A new creative advocacy campaign is about to come to light in collaboration with NCSW and PCSWs, stay tuned and get ready for the D-Day!
A few photos to provide you with a first avant-gout…
2nd consultation on Comprehensive Acid and Burn Crime Bill 2015 in KP organised by PCSW, chaired by Mrs Neelam Toru, in partnership with EU and in collaboration with ASF-Pakistan and GD Pakistan. 2 members of the HRCYT were there, Noor-Eva and Imane. Stay tuned!
SIALKOT: A woman, married for three weeks, died from acid consumption at the Daska Civil Hospital on Monday.
According to the City Daska police, 25-year-old Takreem Bibi, of neighbourhood Mughalpura, was brought to the hospital by her neighbours as her in-laws had forced her to swallow acid. Doctors said she died of internal injuries caused by acid intake.
Takreem was married to Imran Mughal about three weeks ago. Police said the woman was frequently beaten up by her in-laws for not arranging a good range of dowry.
Police said the in-laws fled the house.
This is the second incident in five days in Daska where a woman was killed over the dowry issue.
Earlier, Aneeba Shehzadi, 26, was allegedly poisoned to death by her husband Asadullah in village Behaaripur-Motra on Sept 24. She had died at the Daska Civil Hospital.
Police have yet to trace Asad and his family.
HONOUR KILLINGS: A local landlord and his two wives were shot dead on Monday allegedly by the family of his second wife for honour in village Dholleywali-Daska.
Daska Saddar police said Mushtaq Ghuman had three daughters from his first wife, Sajeela Firdous. Two years ago, Bahawalpur-based Gul Naz eloped with him and they both held a court marriage.
Gul Naz’s family developed a grudge against Gul Naz and Ghuman and would hurl threats on them.
On Monday, Gul Naz’s father Tariq, uncle Zia and nephew Khurram stormed Ghuman’s house in Dholleywali and shot dead Ghuman, Sajeela and Gul Naz. They fled the house on a motorcycle.
Daska Saddar police registered a triple murder case against Tariq, Zia and Khurram on the report of Mushtaq’s brother Ehsanullah.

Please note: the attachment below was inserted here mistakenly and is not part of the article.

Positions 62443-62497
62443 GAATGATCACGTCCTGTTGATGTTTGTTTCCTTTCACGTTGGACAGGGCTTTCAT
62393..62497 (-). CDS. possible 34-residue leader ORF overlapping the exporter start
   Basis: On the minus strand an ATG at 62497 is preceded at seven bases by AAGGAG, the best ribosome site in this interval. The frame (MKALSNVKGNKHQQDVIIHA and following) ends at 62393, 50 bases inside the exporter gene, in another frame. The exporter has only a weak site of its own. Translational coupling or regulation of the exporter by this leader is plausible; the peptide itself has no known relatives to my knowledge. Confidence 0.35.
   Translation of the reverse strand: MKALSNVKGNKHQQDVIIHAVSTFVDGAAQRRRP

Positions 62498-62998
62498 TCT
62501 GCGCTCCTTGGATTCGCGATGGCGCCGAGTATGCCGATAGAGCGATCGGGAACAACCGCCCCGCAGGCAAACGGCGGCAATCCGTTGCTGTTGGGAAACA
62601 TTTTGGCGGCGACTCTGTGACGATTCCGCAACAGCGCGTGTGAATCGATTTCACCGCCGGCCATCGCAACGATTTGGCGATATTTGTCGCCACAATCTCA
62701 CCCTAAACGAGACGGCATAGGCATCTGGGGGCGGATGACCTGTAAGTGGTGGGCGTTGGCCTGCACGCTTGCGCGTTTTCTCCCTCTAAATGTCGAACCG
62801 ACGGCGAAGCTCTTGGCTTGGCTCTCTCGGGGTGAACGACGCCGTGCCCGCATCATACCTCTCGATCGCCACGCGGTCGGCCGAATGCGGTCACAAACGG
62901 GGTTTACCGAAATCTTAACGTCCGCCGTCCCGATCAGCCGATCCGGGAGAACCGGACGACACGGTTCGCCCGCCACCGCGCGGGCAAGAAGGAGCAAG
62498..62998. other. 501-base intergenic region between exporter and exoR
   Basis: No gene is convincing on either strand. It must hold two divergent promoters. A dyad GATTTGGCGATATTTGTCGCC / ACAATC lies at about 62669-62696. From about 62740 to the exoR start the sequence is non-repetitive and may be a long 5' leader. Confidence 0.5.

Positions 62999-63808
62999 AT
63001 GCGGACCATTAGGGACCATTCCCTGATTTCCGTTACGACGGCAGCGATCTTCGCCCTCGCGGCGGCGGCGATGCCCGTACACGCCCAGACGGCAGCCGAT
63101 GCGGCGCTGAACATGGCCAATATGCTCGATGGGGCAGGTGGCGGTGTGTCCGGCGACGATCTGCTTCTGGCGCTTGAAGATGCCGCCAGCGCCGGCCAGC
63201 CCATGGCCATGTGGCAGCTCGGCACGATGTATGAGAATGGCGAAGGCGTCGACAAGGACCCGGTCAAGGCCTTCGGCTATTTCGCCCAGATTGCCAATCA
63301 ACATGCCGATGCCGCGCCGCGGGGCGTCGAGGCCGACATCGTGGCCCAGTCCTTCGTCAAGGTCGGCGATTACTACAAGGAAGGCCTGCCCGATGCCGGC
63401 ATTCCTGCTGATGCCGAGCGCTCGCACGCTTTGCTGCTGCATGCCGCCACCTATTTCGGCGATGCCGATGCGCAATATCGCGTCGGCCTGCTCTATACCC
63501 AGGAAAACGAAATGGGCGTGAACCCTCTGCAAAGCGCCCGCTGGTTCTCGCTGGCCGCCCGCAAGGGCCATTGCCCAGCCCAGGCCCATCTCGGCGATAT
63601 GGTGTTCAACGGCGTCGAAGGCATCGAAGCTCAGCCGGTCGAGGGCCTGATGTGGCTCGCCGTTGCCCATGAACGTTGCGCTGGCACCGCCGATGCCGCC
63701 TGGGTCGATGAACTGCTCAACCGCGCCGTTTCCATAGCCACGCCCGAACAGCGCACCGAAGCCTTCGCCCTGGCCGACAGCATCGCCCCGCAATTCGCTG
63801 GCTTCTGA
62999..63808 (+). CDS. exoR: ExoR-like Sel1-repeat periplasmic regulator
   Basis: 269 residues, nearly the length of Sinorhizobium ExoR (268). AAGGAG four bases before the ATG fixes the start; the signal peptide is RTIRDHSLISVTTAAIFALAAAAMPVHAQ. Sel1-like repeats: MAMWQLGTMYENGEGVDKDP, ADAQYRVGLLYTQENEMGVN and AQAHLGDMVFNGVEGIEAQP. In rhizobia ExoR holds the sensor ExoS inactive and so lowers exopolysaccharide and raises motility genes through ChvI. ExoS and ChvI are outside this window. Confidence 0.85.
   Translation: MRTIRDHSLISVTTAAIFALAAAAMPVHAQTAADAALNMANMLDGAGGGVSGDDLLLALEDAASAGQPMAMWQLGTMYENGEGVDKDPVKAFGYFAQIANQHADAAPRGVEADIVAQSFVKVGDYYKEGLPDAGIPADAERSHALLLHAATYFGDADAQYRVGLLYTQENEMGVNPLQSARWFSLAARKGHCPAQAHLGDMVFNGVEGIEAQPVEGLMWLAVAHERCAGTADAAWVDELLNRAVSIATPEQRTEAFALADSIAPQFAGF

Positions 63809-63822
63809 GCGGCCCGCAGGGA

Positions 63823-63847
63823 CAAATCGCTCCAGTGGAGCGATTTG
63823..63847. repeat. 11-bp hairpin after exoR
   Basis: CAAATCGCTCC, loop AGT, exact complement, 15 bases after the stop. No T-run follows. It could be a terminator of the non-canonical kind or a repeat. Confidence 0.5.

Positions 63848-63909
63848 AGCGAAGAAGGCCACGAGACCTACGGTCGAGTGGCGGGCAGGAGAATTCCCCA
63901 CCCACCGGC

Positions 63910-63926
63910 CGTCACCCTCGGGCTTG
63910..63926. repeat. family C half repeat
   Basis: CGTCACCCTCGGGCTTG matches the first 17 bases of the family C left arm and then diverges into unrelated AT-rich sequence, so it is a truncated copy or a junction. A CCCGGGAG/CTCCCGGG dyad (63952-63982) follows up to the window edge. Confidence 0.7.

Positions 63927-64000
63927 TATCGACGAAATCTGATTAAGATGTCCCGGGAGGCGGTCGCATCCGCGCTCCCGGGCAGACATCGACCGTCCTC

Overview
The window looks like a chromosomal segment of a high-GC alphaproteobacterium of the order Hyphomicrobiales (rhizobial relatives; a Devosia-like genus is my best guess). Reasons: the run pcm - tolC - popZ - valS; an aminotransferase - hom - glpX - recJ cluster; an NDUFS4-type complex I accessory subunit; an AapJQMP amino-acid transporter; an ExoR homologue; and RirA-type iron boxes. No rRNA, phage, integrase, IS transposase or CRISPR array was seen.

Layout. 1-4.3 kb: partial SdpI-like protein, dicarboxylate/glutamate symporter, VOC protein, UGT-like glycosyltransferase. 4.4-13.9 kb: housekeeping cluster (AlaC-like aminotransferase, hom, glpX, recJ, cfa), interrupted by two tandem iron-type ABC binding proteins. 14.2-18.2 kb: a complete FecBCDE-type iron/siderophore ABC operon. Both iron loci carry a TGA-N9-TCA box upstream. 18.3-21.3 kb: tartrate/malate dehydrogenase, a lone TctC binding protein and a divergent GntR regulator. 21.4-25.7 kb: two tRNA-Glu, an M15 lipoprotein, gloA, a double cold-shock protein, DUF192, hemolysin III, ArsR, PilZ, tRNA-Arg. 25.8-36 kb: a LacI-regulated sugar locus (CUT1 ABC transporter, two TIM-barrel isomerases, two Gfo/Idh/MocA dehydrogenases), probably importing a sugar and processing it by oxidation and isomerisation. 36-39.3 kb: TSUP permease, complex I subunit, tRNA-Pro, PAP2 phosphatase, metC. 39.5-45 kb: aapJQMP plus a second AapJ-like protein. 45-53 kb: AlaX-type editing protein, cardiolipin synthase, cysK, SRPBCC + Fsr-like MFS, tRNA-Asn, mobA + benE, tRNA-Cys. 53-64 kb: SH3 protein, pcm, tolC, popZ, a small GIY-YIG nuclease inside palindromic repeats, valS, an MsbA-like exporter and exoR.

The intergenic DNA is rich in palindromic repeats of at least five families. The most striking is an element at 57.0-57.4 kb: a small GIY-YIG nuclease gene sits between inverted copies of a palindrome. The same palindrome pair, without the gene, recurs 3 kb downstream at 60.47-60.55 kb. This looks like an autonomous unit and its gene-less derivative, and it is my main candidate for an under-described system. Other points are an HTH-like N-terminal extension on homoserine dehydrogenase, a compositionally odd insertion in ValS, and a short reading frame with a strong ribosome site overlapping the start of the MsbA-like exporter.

Police shifted the bodies to Daska Civil Hospital for autopsy.
Superintendent of Police Irfan Tariq Khan said a special police team, led by inspector Muhammad Akhtar Cheema, was raiding places to arrest the suspects.
Also, in the Hajipura locality of Daska, 12-year-old Ameer Muaviya was gunned down at the home of his uncle Muhammad Ashfaq Rehmani.
Daska City police registered a case.
Published in Dawn September 29th, 2015
The presentation in the Women Parliamentary Caucus was chaired by Fauzia Viqar, Chairperson PCSW and co -chaired by Minster for Social Welfare Department Punjab, to discuss the comprehensive legislation submitted by Asma Bokhari in Punjab Assembly on 5th June 2014. Valerie Khan and Saad Rasool explained that majority of acid and burn victims came from Punjab, that resources were available in pakistan : PIDSA project to build the Rehabilitation Center in Multan, inclusion of acid and burn victims in Fund for Women in Detention and in Distress, Bait Ul mal and other schemes… The comprehensive legislation will address all aspects of the acid and burn phenomenon that could not be tackled through a simple -but essential- amendment in the PPC.
From 2007 to 2013, around 949 cases of acid attacks have been reported in the country. Among the total number, 519 were women whereas majority of cases (589) were reported from Punjab region.
The statistics were shared by the Chairperson Acid Survivors Foundation (ASF) Valerie Khan at the launch a report titled ‘Fostering Effective Implementation of Pro Human Rights Laws: Criminal Law Amendment Act 2011 (Act XXV), An Example of Good Practice.’ Valerie said that from January till March 2014, 40 cases of acid attacks have been reported in the country.